Create a care delivery mix. Optimizing the mix of inpatient, outpatient and telehealth (now a critical care delivery channel because of COVID-19) shoppable services is key to protecting revenues and capturing market share while meeting community care needs. While outpatient facilities generally are lower cost, providers must consider risk and complication factors. Not every higher-priced service should be moved to an outpatient setting. Providers must also think about the end-to-end patient experience and how it aligns to their demographics. Less price-conscious customers might prefer their procedures to be handled in the hospital, rather than at an outpatient clinic. The blend is key: hip surgeries are probably best done in the hospital setting, but the post-operative therapy could be done as an outpatient service.
Bundle pricing. Providers should offer cost information for bundled/total cost of care along with cost information per service, as required by the mandate — for example, “total knee replacement and recovery” versus “knee replacement.” The bundled cost will include the cost of surgery, post-surgical care, physical therapy, etc. This would provide consumers all the costs associated with the episode of care.
Form care-delivery partnerships. Providers that routinely lose money on a CMS-mandate listed service such as knee replacements could choose to partner with a local orthopedic practice with high-quality rates for the surgery, then provide post-surgery and ancillary services such as skilled nursing and rehab.
Transition to outcomes-based reimbursement measures. As pricing data for different services becomes publicly available, providers should work with payers to define service-based performance measures that combine clinical outcomes with pricing and reimbursements associated with the service. One such measure we have developed is the “Outcomes Efficiency” metric (see Figure below).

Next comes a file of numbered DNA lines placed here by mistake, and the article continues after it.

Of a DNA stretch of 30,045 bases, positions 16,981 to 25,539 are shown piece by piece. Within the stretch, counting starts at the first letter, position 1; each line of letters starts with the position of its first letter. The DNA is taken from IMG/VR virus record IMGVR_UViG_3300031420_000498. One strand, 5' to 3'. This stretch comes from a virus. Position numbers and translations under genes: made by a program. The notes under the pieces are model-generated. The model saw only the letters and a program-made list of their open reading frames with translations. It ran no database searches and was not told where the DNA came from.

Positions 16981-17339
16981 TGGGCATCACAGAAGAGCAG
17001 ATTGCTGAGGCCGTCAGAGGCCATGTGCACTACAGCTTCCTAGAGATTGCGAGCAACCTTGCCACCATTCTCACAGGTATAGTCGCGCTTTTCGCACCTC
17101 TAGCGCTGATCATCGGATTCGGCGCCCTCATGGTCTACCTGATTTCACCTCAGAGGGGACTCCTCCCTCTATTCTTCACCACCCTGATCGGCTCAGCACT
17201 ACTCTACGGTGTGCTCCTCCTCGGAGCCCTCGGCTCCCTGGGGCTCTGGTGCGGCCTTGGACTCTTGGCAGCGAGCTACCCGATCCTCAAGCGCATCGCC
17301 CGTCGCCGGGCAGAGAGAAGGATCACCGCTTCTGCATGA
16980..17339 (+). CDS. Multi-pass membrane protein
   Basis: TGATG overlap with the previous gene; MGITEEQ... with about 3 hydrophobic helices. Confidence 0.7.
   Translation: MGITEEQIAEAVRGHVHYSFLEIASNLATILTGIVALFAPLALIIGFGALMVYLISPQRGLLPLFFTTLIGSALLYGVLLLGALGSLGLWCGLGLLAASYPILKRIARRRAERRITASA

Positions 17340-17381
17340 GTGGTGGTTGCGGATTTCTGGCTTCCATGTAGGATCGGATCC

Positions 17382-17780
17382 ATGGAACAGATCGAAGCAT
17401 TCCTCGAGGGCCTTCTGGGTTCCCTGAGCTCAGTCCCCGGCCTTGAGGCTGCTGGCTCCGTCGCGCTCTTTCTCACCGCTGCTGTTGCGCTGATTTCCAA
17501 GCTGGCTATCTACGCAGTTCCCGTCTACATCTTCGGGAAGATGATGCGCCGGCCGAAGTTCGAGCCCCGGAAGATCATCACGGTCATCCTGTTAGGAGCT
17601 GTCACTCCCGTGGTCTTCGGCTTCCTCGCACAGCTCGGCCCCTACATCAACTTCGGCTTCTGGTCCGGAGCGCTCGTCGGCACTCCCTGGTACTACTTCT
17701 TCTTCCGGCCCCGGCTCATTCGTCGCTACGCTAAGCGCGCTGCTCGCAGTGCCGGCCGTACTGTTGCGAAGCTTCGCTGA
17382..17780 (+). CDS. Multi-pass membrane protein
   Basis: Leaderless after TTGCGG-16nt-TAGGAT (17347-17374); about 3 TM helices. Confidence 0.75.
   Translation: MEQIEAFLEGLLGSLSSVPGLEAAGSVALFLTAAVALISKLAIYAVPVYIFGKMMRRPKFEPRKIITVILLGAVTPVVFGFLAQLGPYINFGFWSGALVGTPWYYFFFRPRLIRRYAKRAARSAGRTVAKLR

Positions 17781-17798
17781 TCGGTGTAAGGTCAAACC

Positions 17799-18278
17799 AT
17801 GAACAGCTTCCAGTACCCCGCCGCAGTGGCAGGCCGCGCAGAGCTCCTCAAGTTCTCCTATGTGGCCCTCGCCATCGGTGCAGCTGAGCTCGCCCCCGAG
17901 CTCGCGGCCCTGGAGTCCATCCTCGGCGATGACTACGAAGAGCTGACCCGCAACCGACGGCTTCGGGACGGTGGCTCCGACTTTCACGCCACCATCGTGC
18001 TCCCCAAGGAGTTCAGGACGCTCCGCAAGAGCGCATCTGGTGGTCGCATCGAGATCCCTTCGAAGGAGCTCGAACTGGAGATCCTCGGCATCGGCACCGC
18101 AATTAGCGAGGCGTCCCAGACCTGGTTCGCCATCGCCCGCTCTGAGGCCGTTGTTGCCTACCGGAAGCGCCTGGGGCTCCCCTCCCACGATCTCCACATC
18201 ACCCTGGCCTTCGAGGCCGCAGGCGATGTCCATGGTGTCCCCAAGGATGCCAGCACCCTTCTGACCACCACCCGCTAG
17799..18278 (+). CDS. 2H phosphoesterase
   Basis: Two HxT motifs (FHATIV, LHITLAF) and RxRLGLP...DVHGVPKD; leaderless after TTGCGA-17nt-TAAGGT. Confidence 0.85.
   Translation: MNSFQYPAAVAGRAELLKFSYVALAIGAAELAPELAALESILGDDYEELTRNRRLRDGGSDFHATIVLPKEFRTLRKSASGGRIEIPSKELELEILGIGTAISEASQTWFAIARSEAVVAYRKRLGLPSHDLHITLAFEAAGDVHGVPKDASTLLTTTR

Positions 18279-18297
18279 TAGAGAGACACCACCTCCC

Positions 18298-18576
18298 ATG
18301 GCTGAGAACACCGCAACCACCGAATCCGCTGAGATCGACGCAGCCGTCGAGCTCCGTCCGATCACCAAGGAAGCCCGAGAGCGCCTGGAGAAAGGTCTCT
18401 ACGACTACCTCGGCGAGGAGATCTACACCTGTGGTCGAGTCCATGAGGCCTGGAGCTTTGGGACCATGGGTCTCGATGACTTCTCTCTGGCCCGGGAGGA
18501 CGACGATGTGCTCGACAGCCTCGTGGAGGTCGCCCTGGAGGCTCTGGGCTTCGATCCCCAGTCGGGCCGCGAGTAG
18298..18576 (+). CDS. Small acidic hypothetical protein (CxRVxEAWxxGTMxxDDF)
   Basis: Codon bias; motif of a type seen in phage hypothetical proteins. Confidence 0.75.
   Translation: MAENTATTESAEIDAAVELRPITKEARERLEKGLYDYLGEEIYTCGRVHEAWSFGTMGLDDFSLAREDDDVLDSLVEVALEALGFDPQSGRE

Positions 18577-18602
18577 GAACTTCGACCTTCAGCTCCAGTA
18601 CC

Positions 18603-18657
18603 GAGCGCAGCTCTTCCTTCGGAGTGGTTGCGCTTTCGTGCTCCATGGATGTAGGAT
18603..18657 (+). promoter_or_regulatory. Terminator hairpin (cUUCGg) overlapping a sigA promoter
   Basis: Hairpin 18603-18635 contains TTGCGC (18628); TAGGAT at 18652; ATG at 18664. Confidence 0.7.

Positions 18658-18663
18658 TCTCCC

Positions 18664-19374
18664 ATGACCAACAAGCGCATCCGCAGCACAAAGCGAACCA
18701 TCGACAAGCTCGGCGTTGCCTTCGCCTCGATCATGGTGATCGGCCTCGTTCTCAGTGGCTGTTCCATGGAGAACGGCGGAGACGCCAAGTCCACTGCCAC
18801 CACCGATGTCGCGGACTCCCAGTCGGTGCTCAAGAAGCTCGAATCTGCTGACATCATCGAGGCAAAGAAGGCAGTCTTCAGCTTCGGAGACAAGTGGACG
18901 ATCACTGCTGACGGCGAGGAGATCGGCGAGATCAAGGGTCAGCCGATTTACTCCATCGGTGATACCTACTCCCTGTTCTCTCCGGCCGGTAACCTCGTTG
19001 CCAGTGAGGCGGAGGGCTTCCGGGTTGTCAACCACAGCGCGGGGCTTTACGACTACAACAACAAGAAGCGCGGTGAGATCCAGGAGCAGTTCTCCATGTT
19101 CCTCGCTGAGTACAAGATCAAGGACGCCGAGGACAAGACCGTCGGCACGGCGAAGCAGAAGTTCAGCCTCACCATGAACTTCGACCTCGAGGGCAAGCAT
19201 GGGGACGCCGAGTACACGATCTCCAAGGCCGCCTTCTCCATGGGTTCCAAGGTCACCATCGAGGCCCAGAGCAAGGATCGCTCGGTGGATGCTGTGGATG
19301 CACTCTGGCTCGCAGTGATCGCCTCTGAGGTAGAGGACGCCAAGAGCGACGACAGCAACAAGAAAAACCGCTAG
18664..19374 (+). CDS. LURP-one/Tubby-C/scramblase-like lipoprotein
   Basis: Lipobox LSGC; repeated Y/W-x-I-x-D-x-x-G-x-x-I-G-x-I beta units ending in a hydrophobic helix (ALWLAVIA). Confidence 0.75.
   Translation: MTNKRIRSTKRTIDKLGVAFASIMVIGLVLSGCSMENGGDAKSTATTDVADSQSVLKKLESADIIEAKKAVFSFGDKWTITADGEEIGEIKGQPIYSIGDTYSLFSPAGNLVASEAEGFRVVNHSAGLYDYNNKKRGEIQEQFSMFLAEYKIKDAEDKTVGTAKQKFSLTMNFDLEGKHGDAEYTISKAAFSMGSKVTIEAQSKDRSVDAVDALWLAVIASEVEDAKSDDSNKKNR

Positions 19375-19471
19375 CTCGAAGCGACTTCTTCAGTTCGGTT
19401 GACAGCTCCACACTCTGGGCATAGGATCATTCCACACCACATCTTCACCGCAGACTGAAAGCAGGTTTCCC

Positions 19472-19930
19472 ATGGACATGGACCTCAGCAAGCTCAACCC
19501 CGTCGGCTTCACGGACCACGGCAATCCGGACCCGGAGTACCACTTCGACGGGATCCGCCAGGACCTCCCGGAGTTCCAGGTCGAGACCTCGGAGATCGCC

Launch change management. Significant training and change management is necessary to ensure all customer-facing staff members are well versed in the CMS transparency mandates and understand the information that must be made available to consumers.
Maintaining competitive transparency
To ensure pricing remains appropriate in their market, providers must have analytical tools that periodically scan publicly available competitive pricing information. These insights will be critical inputs in annual financial planning and pricing strategy and in considering closures, divestures, and mergers and acquisitions in a provider’s market.
Pricing transparency is here to stay. The demand from healthcare consumers for enhanced visibility into the actual cost of services before those services are delivered will keep growing. Here is how to get started:
Review and assess the 70 mandatory services required by CMS and their impact on the organization.
Evaluate and identify shoppable services in small chunks — start with 20 services and build a comprehensive list.
Re-imagine and re-think the organization’s role in the community and how to form partnerships for price-efficient care delivery.
Operationalize transparency and be the market leader by educating consumers and making the price catalog easily accessible and understandable.
A Price Transparency Checklist
Leverage industry best practices to develop and implement price transparency policies and procedures.
Create both short- and long-term pricing goals tailored to the community.
Streamline and validate the collection of operations/cost of service data.
Implement technology solutions to generate insights on pricing based on public/private data (CMS, third-party publishers).
Implement a technology pipeline to extract, manage and publish pricing for the 300 services.
Make available a web/app-based price estimator tool that gives consumers accurate estimates for all services.
Train staff to educate consumers on pricing transparency data/tools available.
Publicize the availability of prices and the estimator tool in the local market.
For more information on pricing transparency, please read Part 1 and Part 2 of this series.